REJECTED BY DEDUCTIVISTS, DAVID HUME THAT INDUCTIVISM LACK LOGIC

REJECTED BY KARL POPPER BY THEORY OF FALSIFICATION

SCIENTIFIC LAWS & FACTS ARE NOT KNOWN WITH CERTAININTY AND DEDUCTIVE LOGIC YEILDS CONCLUSION ONLY WHERE THEY ARE 100% CERTAIN

SCINTISTS JUDGEMENT REGARDING CASUALITY IS BETTER – SUSSER& BAYES

FALSIFICATION THOERY WAS REJECTED BY SUSSSER & KUHN AS IT IS PESSIMISTIC

tentativeness of our knowledge
TENTATIVENESS OF OUR KNOWLEDGE
  • All the fruits of any scientific work, epidemiological or of other disciplines, are at best only the tentative formulations of a description of nature. This tentativeness of our knowledge does not prevent us for practical applications but should keep us skeptical ad critical, not only of everyone else's work but our own as well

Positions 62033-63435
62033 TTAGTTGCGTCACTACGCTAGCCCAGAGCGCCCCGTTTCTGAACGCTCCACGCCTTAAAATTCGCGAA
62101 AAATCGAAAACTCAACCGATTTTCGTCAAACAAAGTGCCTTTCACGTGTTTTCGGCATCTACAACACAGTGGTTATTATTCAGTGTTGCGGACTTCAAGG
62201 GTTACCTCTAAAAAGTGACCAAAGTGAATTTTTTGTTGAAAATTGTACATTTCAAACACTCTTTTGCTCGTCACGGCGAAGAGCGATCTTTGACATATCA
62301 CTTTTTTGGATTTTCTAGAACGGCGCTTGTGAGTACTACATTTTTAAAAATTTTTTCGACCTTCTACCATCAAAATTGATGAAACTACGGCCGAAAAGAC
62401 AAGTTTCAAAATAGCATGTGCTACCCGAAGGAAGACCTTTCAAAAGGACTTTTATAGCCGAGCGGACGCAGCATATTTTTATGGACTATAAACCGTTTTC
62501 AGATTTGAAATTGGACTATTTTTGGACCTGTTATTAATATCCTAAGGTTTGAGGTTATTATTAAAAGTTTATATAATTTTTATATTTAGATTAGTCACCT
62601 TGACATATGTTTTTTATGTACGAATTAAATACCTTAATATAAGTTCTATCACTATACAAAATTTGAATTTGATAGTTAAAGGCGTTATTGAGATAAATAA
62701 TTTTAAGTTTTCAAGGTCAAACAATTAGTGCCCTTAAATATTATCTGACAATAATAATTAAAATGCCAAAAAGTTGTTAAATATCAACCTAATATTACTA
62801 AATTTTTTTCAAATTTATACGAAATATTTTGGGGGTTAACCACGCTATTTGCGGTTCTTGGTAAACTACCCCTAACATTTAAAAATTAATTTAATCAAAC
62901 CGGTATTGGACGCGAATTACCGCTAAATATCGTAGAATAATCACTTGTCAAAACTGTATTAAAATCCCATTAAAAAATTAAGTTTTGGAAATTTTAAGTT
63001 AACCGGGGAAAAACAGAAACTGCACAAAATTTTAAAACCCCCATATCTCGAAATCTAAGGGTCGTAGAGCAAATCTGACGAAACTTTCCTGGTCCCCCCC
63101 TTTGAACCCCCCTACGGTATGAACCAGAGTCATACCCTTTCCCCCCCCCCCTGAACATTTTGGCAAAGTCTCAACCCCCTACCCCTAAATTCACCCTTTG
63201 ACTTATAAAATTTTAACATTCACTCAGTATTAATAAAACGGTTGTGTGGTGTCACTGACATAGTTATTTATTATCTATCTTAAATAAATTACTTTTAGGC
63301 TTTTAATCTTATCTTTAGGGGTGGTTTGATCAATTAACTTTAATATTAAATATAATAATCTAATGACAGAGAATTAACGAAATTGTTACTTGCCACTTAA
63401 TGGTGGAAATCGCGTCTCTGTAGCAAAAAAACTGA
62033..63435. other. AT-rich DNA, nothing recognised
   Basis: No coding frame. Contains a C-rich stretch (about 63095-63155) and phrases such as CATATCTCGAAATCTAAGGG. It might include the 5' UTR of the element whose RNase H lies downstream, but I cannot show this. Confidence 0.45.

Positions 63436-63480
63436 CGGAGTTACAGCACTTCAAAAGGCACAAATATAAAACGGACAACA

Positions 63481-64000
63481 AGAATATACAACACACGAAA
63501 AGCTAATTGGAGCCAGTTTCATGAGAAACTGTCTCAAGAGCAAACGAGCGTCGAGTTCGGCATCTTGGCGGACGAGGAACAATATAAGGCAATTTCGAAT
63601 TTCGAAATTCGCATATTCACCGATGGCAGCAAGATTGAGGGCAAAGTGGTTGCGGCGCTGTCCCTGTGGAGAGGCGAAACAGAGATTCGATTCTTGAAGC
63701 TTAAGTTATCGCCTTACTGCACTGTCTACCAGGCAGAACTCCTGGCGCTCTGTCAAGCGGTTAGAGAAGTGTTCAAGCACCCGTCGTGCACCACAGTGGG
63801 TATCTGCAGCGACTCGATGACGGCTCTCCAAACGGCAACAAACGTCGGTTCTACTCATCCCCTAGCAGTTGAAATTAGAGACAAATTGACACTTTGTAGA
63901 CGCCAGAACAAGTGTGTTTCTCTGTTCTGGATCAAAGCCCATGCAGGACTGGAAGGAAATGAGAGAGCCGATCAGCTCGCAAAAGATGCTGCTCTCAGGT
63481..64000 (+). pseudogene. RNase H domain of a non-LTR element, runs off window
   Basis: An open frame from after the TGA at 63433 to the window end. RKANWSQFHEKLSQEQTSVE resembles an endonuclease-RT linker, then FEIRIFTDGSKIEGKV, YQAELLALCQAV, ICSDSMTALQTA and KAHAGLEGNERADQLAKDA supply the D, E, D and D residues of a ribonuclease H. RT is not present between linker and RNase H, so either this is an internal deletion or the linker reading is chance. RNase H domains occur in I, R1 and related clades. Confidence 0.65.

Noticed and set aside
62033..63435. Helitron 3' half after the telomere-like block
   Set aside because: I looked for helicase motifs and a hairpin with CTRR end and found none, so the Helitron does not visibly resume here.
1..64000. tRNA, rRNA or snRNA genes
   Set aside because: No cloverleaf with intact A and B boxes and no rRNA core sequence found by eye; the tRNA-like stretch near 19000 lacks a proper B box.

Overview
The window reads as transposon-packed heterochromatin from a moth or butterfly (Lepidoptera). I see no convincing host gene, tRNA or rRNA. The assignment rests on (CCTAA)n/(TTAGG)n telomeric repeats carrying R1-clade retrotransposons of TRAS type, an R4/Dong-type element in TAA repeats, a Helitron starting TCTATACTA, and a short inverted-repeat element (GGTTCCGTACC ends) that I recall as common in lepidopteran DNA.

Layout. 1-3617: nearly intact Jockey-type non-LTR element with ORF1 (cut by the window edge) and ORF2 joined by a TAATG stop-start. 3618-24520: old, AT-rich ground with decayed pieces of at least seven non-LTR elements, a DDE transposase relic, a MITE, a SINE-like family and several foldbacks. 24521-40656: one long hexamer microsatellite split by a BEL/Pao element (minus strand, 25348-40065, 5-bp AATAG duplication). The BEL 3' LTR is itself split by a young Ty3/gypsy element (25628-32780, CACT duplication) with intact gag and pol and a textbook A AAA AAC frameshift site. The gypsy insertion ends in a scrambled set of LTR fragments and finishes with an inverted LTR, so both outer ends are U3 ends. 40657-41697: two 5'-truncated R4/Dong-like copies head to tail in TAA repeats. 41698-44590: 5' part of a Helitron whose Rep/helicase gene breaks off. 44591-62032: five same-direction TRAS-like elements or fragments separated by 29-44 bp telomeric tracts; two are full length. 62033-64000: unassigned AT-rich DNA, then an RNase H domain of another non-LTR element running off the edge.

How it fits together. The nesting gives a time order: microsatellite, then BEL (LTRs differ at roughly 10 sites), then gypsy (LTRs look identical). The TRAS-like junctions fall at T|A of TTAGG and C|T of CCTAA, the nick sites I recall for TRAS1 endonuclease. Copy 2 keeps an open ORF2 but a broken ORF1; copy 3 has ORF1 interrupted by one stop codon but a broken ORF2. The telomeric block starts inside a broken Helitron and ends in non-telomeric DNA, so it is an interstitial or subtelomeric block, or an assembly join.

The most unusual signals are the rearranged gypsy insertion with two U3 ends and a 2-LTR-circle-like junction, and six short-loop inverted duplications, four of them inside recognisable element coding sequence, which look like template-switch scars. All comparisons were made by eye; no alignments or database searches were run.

(oxford)

present views
PRESENT VIEWS
  • Each philosophy has its own advantages and limitations.
  • Induction, deduction, falsification, scientist’s opinion – all are worth trying in appropriate circumstances with finer judgment.
  • Mills’ cannons are still often used in the forming of the hypotheses.
slide19
WHAT IS A CAUSE?

It is an event, condition or characteristic, that precedes the disease event and without which the disease event wouldn’t have occurred at all or until later date

What is necessary cause?

It is the principal cause in all causal constellations with out which the disease cannot occur even though other causes are presented and operating

causal components
CAUSAL COMPONENTS

The causes other than necessary cause, complementing or helping the necessary cause are considered as components of the cause.

These are set of causes necessary to make a factor sufficient to cause the disease . They just complement each other and act as independent partners. They will not loose their individual identity, there is no change in their biological mechanisms.

slide21
Causal Complement: